For the first time in four seasons under Coach Larry Smith, USC failed to qualify for the Rose Bowl. But the Trojans (8-3-1) will play a Big Ten opponent today in the John Hancock Bowl.
A pretty good one, too.
Michigan State (7-3-1) shared the Big Ten championship with Iowa, Michigan and Illinois, winning its last five games.
“Over the last four or five games of the season, they (the Spartans) were perhaps the most efficient team in the country,” said Smith, who on Sunday named Todd Marinovich as his starting quarterback.
Only 12 points separated Michigan State from an unbeaten and untied season. The Spartans tied Syracuse in their opener and lost by a point to Notre Dame, by two points to Illinois and by five points to Iowa.
As they have been for most of their eight seasons under Coach George Perles, a former Pittsburgh Steeler assistant who helped design the “Steel Curtain” defense of the 1970s, the Spartans are a big, physical team, featuring a punishing ground game and an unforgiving defense.
Challenging that defense will be Marinovich, who had been getting most of the practice time, although earlier in the week Smith said he didn’t have “the slightest idea” who would start.
If the game dictates, Smith said Sunday, he would also like to use backup quarterbacks Shane Foley, Pat O’Hara and Reggie Perry.
While USC is the more balanced of the teams, relying almost equally on the passing of Marinovich and the running of tailback Mazio Royster, Michigan State is more ground-oriented.
The Spartans led the Big Ten in rushing, averaging 253.9 yards and more than three touchdowns a game on the ground.
They feature two 1,000-yard rushers in tailbacks Tico Duckett and Hyland Hickson. Duckett and Hickson need six yards today to unseat Ohio State’s Archie Griffin and Pete Johnson, who combined for 2,509 yards in 1975, as the most productive rushing tandem in Big Ten history.
“There are thinking games and non-thinking games, and this one’s more of a non-thinking game,” USC linebacker Scott Ross said last week. “It’s more of a reaction game. They just basically set it up and run at you. You just watch the ball carrier and go.”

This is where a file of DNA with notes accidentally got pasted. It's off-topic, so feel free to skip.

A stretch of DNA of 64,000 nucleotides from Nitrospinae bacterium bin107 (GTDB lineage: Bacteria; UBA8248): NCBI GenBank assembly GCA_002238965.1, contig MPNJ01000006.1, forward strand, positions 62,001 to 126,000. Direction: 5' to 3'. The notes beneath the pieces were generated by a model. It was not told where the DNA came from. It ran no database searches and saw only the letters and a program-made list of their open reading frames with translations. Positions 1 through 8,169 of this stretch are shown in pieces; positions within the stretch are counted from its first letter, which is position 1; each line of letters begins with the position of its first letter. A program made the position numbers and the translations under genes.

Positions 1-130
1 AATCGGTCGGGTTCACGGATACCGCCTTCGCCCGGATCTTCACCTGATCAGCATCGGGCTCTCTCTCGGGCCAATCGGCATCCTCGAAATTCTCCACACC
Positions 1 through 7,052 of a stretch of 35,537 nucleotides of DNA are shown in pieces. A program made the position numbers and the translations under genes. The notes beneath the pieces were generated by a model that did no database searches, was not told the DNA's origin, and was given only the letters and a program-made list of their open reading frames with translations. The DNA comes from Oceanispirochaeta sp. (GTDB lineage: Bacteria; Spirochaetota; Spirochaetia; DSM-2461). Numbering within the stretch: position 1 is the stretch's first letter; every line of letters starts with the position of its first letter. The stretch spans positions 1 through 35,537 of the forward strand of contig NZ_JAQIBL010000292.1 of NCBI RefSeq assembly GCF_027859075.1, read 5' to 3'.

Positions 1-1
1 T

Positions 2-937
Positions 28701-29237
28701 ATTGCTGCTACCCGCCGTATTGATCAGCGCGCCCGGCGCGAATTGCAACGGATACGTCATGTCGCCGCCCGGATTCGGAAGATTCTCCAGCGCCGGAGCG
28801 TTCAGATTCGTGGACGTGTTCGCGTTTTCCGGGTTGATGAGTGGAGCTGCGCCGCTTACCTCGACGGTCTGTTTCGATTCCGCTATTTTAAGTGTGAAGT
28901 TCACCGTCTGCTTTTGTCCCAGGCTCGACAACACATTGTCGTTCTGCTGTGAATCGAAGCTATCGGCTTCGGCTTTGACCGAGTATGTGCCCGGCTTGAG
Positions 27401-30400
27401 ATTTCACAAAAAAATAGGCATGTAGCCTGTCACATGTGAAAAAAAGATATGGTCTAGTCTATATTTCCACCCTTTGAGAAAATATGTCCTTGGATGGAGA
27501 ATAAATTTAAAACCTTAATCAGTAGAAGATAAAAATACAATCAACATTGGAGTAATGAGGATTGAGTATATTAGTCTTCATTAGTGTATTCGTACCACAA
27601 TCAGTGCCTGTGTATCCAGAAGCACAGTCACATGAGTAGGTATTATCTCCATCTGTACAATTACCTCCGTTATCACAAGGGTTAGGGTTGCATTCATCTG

Duckett, a sophomore, led the Big Ten in rushing with 1,376 yards, averaging 5.5 per carry and scoring 11 touchdowns. He was chosen as offensive player of the year in the conference in a vote of the media.
“If we gave the ball to Tico more, instead of having him split time with Hickson,” Perles said, “Tico would probably lead the nation in about every category.”
Hickson, a senior from Dillard High in Ft. Lauderdale, Fla., the same school that produced former Michigan State tailback Lorenzo White, ran for 1,128 yards and scored 14 touchdowns, averaging 5.1 yards per carry.
He is more of a power runner than Duckett, who is more elusive.
Senior quarterback Dan Enos completed 63.1% of his 203 passes, but threw 10 interceptions and only three touchdown passes, none to a wide receiver.
Michigan State scored 34 of its 37 touchdowns on the ground behind an offensive line that features Jim Johnson, a 6-foot-5, 305-pound junior tackle, and Eric Moten, a 6-3, 300-pound senior guard who could be a first-round NFL draft pick, Perles said.
Tight end Duane Young caught only 12 passes for 95 yards and a touchdown, but Perles described him as “the best blocking tight end in the Big Ten and maybe in all of college football.”
Defensively, Michigan State ranked third in the Big Ten against the run and second overall, giving up 113.2 yards a game on the ground and 313.1 overall.
Its leaders are outside linebackers Carlos Jenkins and Dixon Edwards.
Middle linebacker Chuck Bullough, who made a team-high 148 tackles, and tackle Bobby Wilson also were all-Big Ten picks.
Senior Frank Griffin, who was sidelined for the last seven games of the regular season after undergoing knee surgery, will start at tight end for USC. . . . Senior Gene Fruge, who missed USC’s last four games because of a stress fracture in his right leg, will start at nose guard. . . . Coach Larry Smith said that Shane Foley would be the first quarterback off the bench. . . . USC and Michigan State, which drew 103,847 to the Rose Bowl in 1988, will attract about half as many today. A crowd of about 50,000 is expected in the Sun Bowl, which has a listed capacity of 52,200. . . . USC sold only about 1,000 tickets.
Only the Rose Bowl is older than the John Hancock Bowl, which started in 1935 and was known as the Sun Bowl until last year.
This will be USC’s 34th bowl appearance, its seventh outside the Rose Bowl. . . . The Trojans are 22-11 in bowl games, but have won only twice in their last seven bowl appearances and are 0-3 outside the Rose Bowl since 1977. . . . Michigan State is 4-5 in bowl games. . . . USC has won 20 of its last 24 games against Big Ten opponents, but lost twice to Michigan State in Coach Larry Smith’s first season--27-13 at East Lansing, Mich., in its 1987 opener and again in the 1988 Rose Bowl. . . . Nine current Trojans played against Michigan State in the 1988 Rose Bowl, including linebacker Scott Ross, who led USC with 13 tackles.